There were many karakia (charms, incantations, invocations) pertaining to exhumation of bones of the dead and the final disposal thereof. Those who disinterred the bones were under heavy tapu, and, when the task was completed, they could neither partake of food nor yet return to their families until a purifying rite had been performed over them. The ceremonial feast that marked this function of exhumation was viewed as a highly important one, and the pure rite of which it formed a part was specially tapu. At these ritual feasts the food had to be cooked in a number of different ovens for what one may term the different castes of the people. The Tuhoe folk seem to have followed a system of six ovens for the ceremonial feast of the pure. These ovens have been explained and their names given elsewhere. We have no detailed account of this rite, but a small part of the tapu food was used as an offering to the dead. Food for consumption by tapu persons is termed popoa and popoki, when consumed in connection with some religious ceremony. Persons attending these functions had to be very careful not to partake of food from any oven but the one they were entitled to, for such an act would mean serious trouble. Prior to the people commencing the feast, however, a priest had to perform the whakau rite over the food. This rite removed the tapu from the food and so enabled persons to eat it; it would be highly dangerous to consume it ere this ceremony was performed. The whakau is the higher form of this ceremonial freeing of food from tapu prior to a meal, and it is only performed on important occasions, such as this hahunga or exhumation we are describing. A less exalted form of charm is employed for any ordinary meal or function, and this form bears a different name, that of taumaha. The Maori believes that our grace before meals is a ceremonial removal of tapu from the food, to allow of its being eaten.

page 378

Curious beliefs were and are connected with food in Maoriland. Were a person going on a journey to some place whereat he thought there might be a danger of his being bewitched, he would cook a portion of food and take it to a tohunga, who would repeat a charm over it. The traveller would eat a portion of the food and put a small part in his belt-pouch and so carry it with him on his journey. That "prepared" food would protect him from all dangers emanating from black magic; it had the power to protect his life-principle. On his return from his journey he would proceed direct to the priest, who would free him from the condition of tapu he had been in during his journey. That tapu had been induced by his having been placed under the special care of the gods. After this latter ceremony the traveller was free to return to his home.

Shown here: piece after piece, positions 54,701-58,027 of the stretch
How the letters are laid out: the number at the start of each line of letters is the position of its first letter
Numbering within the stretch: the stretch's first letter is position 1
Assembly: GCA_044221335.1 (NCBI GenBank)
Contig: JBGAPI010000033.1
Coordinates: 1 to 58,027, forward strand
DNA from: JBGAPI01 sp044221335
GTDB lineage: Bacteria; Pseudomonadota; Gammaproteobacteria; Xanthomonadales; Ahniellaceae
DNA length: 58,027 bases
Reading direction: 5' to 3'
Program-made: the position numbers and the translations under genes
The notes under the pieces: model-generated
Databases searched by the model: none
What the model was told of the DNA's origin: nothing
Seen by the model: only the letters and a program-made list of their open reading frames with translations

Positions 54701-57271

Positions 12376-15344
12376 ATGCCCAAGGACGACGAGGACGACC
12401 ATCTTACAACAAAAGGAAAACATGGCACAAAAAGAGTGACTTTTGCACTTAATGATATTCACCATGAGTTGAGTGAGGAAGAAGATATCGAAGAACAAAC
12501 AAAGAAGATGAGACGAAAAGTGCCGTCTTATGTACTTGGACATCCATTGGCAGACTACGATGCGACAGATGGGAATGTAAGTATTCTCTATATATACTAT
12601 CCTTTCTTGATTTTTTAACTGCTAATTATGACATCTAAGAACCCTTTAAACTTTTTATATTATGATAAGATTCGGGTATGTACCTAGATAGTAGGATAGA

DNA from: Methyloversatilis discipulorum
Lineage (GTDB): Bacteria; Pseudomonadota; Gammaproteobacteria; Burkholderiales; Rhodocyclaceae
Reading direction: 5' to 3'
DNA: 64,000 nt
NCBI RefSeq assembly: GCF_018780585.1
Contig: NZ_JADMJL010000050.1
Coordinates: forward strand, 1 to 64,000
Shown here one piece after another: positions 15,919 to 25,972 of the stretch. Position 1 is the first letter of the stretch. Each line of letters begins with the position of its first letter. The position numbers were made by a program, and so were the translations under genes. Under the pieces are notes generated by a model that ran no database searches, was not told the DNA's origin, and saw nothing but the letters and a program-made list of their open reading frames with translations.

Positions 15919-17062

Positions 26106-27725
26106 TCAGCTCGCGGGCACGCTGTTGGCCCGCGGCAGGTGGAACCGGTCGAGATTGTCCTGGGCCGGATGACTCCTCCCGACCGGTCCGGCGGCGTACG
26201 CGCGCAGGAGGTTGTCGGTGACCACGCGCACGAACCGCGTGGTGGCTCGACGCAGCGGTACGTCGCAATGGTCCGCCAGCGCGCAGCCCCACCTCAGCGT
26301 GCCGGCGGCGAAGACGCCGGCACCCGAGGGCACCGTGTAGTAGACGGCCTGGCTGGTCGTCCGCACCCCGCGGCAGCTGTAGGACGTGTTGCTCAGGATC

To return to our whakau rite of the ahi pure, the ritual feast of the exhumation ceremonial: When the priest recited this charm over the food he offered up a small portion of that food to ancestral gods, who endow his charm with its powers. He took another small portion of the food, and, as he intoned his charm or invocation, he held it over the arranged food-supplies. The charm or one such is as follows:—

To kai ihi, to kai ihi
To kai Rangi, to kai Papa
To kai tapu, to kai rua koiwi
To kai awe, to kai karu
To kai ure pahore, to kai matamua
To kai rua tupapaku
Whakataha ra koe, e te anewa o te rangi e tu nei
He tawhito to tapu e homai nei kei taku ure
Na te tapu ihi, na te tapu mana
Hinga ki mua, takoto ki raro ki to kauwhau ariki.

Doubtless these rhythmic utterances were considered to be effective, but a translation does not enlighten the European mind much. In this effusion the reciter announces to sky, earth, burial-caves, first-born sons, &c., that here is their food. He then calls, apparently, upon the whirlwind to pass by, and alludes to the power of the male organ as a protective agent. Translations of Maori karakia are to us puzzling and unsatisfactory. Having finished this recital, the priest lifted the piece of food to his mouth and repeated another charm.

The exhumed bones of the dead were tied up in bundles, each person's remains being so tied up separately, and were then deposited in some cave, chasm, or hollow tree situated in a remote spot. A priest preceded the bearers of the remains, repeating a page 379charm as he proceeded. In his work Te Ika a Maui the Rev. R. Taylor gives a number of charms repeated during the exhumation and final disposal of bones of the dead, and a few such are given in a paper on Maori eschatology in vol. 38 of the Transactions of the New Zealand Institute.